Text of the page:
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Appellate Court Sets New Precedent for Bad Faith Insurance Claims


An important insurance bad faith decision out of a New York appellate court clarifies important Court of Appeals precedent regarding the bad faith pleading standard, while also clarifying a number of issues that the courts have never addressed, including consequential losses and attorney’s fees.


Even though decided in New York courts, this is an important decision to all insurance companies when it comes to setting precedent for bad faith claims, as we discuss in greater detail below.

The Case

The case started with property owners filing an insurance claim for direct damage and physical loss to their property as a result of construction work done in the adjoining building. According to reports, the property owners filed a claim with their insurance company, National Union Fire Insurance Company, which did not respond or pay the claim. According to them, National Union, instead “made unreasonable and increasingly burdensome information demands” with the hopes that the owners would drop the claim entirely. As a result, the owners filed claims alleging breach of contract and of the implied covenant of good faith and fair dealing.

The Decision & Its Implications

While the Supreme Court dismissed the claim, finding that the property owners failed to specify how consequential damages were foreseeable to National Union when they entered into the contract, the First Department appellate court reversed this decision, and in doing so, effectively changed the minimal pleading standard required for bad faith claims when it comes to what a plaintiff must specify in alleging how consequential damages were reasonably foreseeable. According to the decision, the division effectively found that all the plaintiff has to do is state the types of consequential damages and that they were reasonably foreseeable instead of explaining why the damages were reasonably foreseeable.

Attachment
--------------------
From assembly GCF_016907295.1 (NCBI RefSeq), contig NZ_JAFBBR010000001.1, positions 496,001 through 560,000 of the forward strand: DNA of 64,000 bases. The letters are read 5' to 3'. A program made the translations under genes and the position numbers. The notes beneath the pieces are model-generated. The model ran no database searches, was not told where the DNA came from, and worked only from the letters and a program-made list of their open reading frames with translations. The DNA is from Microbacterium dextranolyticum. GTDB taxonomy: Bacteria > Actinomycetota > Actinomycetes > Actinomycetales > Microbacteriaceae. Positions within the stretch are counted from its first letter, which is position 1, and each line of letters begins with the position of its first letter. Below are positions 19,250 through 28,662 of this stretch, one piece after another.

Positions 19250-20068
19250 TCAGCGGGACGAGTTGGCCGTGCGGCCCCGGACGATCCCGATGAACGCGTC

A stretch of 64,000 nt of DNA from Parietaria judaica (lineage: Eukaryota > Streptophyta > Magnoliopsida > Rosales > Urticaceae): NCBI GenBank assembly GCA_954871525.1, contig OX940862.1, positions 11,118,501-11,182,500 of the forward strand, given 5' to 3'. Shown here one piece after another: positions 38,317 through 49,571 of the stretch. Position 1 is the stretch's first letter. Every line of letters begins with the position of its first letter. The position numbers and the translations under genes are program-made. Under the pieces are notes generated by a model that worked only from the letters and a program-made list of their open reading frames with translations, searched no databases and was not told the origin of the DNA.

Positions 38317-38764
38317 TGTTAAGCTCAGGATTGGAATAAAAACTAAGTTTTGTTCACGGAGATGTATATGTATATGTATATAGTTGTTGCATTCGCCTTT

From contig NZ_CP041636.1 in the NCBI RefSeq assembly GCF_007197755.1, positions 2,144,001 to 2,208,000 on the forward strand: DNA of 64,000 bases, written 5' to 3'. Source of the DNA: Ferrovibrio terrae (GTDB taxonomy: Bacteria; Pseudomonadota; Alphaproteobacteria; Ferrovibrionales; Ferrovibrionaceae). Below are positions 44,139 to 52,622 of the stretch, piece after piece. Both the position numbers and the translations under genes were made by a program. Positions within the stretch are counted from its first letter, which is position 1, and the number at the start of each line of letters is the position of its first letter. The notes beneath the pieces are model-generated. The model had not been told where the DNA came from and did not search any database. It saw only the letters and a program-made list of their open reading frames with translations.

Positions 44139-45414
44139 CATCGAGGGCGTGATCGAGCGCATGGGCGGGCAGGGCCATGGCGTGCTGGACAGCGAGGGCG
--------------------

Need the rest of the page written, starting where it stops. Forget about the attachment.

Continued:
A number of insurance companies around the country, including those in Florida, have effectively argued in the courts that these types of claims are duplicative of breach of contract claims, and should be dismissed. What this decision does is essentially separate the two claims—breach of contract and bad faith managing of an insurance claim—making it clear that both can be brought on their own, irrespective of each other. This is important because it is the first decision that helps clarify what previous court decisions meant regarding what the bad faith pleading standard entails, while also arguably recognizing specific types of damages and losses that were not previously recognized.

Contact Our Florida Insurance Bad Faith Defense Attorneys Today To Find Out More

At HD Law Partners, our insurance carrier attorneys have represented a number of companies that have had bad faith claims brought against them. Contact our Florida bad faith defense attorneys today to find out more.


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